We, of course, should have preferred the figures in the Varallo chapels to be all of them as realistic as the artist could make them, provided he chose good types, as a good man may be very well trusted to do. Whenever we get a bit of realism as in the Eve, and Sleeping St. Joseph of Tabachetti, in the Herod, laughing boys, and Caiaphas of D'Enrico, and still more in the Vecchietto, or in the three or four of the figures in the St. Eusebius Chapel at Crea, we accept it with avidity, and we may be sure that the masters who gave us the figures above-named could have given us any number equally realistic if they had been inclined to do so. Tabachetti's instinct was certainly towards realism as far as he dared, but even he is not in most cases realistic--not, I mean, in the sense of making his personages actual life-like portraits. That he was not more so than he is is probably due to some of the considerations on which I have above imperfectly dwelt, and to others that have escaped myself, but were patent enough to him.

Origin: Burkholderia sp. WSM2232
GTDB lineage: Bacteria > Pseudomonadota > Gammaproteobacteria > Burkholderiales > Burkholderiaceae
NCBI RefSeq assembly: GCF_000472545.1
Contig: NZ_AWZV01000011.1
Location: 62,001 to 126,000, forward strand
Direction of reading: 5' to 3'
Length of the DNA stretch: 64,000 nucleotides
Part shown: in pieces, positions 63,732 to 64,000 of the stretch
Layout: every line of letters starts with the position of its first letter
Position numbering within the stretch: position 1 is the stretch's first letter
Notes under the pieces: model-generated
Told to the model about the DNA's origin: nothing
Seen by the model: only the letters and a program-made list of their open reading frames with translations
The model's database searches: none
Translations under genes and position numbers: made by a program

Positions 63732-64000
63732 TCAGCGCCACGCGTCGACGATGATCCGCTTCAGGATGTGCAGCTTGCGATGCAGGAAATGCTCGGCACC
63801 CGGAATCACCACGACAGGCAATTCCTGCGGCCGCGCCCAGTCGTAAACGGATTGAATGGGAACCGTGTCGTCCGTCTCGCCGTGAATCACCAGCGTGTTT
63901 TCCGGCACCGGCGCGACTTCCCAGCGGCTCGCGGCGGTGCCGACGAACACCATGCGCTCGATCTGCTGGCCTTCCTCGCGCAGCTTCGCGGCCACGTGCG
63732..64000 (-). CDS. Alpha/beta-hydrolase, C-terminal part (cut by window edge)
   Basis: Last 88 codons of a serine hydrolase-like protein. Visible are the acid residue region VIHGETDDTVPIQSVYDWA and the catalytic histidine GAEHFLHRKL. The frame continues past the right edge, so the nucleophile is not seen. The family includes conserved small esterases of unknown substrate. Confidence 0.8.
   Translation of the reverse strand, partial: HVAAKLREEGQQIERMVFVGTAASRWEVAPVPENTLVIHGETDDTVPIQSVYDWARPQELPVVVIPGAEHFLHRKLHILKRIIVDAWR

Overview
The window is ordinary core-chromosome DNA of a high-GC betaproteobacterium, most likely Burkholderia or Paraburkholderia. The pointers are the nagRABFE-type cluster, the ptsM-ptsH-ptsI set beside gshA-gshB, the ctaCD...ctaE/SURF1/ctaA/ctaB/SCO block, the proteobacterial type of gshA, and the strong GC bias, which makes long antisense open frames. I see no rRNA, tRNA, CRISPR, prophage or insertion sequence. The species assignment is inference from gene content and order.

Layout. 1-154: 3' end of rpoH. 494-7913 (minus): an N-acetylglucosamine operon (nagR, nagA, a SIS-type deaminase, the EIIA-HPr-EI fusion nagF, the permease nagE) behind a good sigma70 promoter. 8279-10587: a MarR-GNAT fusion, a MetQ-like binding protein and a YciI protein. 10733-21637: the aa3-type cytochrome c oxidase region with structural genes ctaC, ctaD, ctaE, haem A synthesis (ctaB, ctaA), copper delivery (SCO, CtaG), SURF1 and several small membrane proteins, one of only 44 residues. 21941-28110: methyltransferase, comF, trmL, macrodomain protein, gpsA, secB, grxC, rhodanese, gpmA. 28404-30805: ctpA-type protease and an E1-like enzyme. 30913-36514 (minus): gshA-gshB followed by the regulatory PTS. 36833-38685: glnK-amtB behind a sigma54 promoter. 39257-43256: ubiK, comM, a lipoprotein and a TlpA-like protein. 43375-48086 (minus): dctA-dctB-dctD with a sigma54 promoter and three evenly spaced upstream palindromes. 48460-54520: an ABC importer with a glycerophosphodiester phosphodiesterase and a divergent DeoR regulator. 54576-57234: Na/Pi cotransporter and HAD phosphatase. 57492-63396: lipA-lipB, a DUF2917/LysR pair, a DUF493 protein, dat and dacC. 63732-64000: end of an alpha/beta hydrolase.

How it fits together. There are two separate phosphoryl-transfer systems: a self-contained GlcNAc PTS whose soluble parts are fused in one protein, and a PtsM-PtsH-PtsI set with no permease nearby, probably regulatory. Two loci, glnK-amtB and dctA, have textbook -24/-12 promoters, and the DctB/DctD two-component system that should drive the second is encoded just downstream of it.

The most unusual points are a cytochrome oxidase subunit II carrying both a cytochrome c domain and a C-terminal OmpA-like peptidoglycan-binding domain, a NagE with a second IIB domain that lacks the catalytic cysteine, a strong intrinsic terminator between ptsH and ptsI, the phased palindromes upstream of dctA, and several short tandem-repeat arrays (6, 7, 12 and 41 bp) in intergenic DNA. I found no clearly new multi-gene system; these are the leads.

One other practical consideration would make against realism in such works as those at Varallo, I mean the fact that if the figures were to be portraits of the Varallo celebrities of the time, the whole place would have been set by the ears in the competition as to who was to be represented and with what precedence. It was only by passing a kind of self-denying ordinance and forbidding portraiture at all that the work could be carried out. Here and there, as in the case of Tabachetti's portrait of the Countess Solomoni of Serravalle in his Journey to Calvary, or as in that of the Vecchietto (in each case a supposed benefactress and benefactor) an exception was made; in most others it seems to have been understood that whatever else the figures were to be, they must not be portraits.

Samuel Butler